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DOH equipment director got pay raise during investigation

By Eric Eyre, Staff writer

The West Virginia Division of Highways’ former equipment director got a pay raise and a promotion while federal agents were investigating his office.

In January, Bob Andrew received a $7,500 salary hike and was promoted to a new job as executive assistant to Transportation Secretary Paul Mattox, according to records at the state budget office.

At the time, Mattox and other DOH officials knew the feds were investigating the division’s equipment office in Buckhannon, which Andrew had supervised for years. Federal agents delivered search warrants at the DOH’s equipment division in August 2013.

DOH spokeswoman Carrie Bly would not comment on Andrew’s pay raise and promotion, saying it is a personnel matter.

Andrew, 76, abruptly resigned Aug. 22, a week after an FBI agent testified that Andrew directed two DOH employees to drive a surplus dump truck to the Port of Baltimore, then allegedly falsified paperwork about the trip’s purpose. Andrew prepared and approved travel reimbursement forms that claimed the employees had traveled to Maryland and Virginia to inspect equipment sold by the U.S. General Services Administration, according to the federal agent’s testimony.

At the same hearing, Edward “Matt” Tuttle, one of the employees who drove the truck to Baltimore, pleaded guilty to lying to federal investigators. Tuttle worked under Andrew at the DOH equipment division in Buckhannon.

For more than a year, federal and state authorities have been investigating the equipment office over allegations of bid rigging, misuse of taxpayer funds and participating in political activities on state time.

Nonetheless, the DOH promoted Andrew to special assistant to Mattox and bumped his salary from $75,240 to $82,764 on Jan. 1, records show. In his new post, Andrew was eligible for unlimited overtime.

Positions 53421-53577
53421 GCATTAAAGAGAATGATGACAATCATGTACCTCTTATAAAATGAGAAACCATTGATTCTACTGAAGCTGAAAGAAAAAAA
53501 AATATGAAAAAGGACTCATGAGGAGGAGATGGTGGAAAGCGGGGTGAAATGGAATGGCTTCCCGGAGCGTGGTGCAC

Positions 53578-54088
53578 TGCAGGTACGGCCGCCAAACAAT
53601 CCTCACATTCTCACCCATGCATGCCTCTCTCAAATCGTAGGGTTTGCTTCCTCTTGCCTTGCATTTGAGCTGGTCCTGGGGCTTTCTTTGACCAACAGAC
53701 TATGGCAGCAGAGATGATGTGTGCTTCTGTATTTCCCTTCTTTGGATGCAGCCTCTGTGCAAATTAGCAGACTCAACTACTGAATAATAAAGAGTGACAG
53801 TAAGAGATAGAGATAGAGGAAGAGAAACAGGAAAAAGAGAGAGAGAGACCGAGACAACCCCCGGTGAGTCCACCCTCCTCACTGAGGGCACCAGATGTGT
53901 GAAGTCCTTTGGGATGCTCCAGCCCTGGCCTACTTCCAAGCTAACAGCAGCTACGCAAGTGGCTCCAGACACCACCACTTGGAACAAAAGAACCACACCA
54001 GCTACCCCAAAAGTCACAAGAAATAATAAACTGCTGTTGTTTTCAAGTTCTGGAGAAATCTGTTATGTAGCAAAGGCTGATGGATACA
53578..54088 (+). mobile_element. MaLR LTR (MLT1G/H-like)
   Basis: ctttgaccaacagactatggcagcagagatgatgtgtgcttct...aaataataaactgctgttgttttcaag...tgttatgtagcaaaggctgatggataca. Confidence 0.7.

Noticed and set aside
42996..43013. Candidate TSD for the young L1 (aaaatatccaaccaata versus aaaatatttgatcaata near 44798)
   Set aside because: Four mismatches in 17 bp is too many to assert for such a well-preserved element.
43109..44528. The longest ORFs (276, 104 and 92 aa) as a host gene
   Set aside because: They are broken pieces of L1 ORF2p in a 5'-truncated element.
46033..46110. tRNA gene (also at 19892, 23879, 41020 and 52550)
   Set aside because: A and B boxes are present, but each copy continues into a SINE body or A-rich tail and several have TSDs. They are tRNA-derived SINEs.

Before he quit, Andrew accumulated about $12,000 in extra pay this year, according to payroll records. DOH officials refused to say if the additional pay was for overtime. He’s expected to receive an additional lump-sum payment, for unused annual leave, after the DOH approves his resignation forms.

In 2013, Andrew received $91,735 in total compensation, $16,500 more than his base salary that year. DOH officials wouldn’t comment on the reason for the extra pay.

Andrew worked for the Division of Highways for 16 years. As Mattox’s special assistant, he was assigned to look into converting the state vehicle fleet to natural gas.

The DOH equipment division supplies dump trucks, bulldozers, excavators, mowers, graders and spare parts to DOH garages throughout West Virginia. The division has about 90 employees.

In August 2013, the U.S. Attorney’s Office served search warrants on the same days at the DOH’s equipment office and at MoTrim Inc., in Cambridge, Ohio.

MoTrim has a contract with West Virginia to supply parts for DOH mowers. The contract allows DOH equipment division employees to buy MoTrim parts with state purchasing cards, or “P-cards,” government records show. MoTrim, which was awarded the parts contract in 2012, also distributes boom mowers.

So far, the federal investigation has snared two DOH employees, Tuttle and Barry D. Thompson, a former equipment division supervisor who’s scheduled to go on trial next month in Elkins. Thompson also is charged with lying to a federal agent. Tuttle and Thompson resigned in April.

Andrew’s lawyer, John Carr, would not comment last week for this report.

In 2006, West Virginia’s Ethics Commission and Legislative Auditor’s Office investigated truck and equipment purchases at the DOH equipment division. At the time, Andrew called the investigation a “bunch of malarkey.” The investigation’s findings weren’t made public.

Reach Eric Eyre at ericeyre@wvgazette.com, 304-348-4869 or follow @Ericeyre on Twitter.


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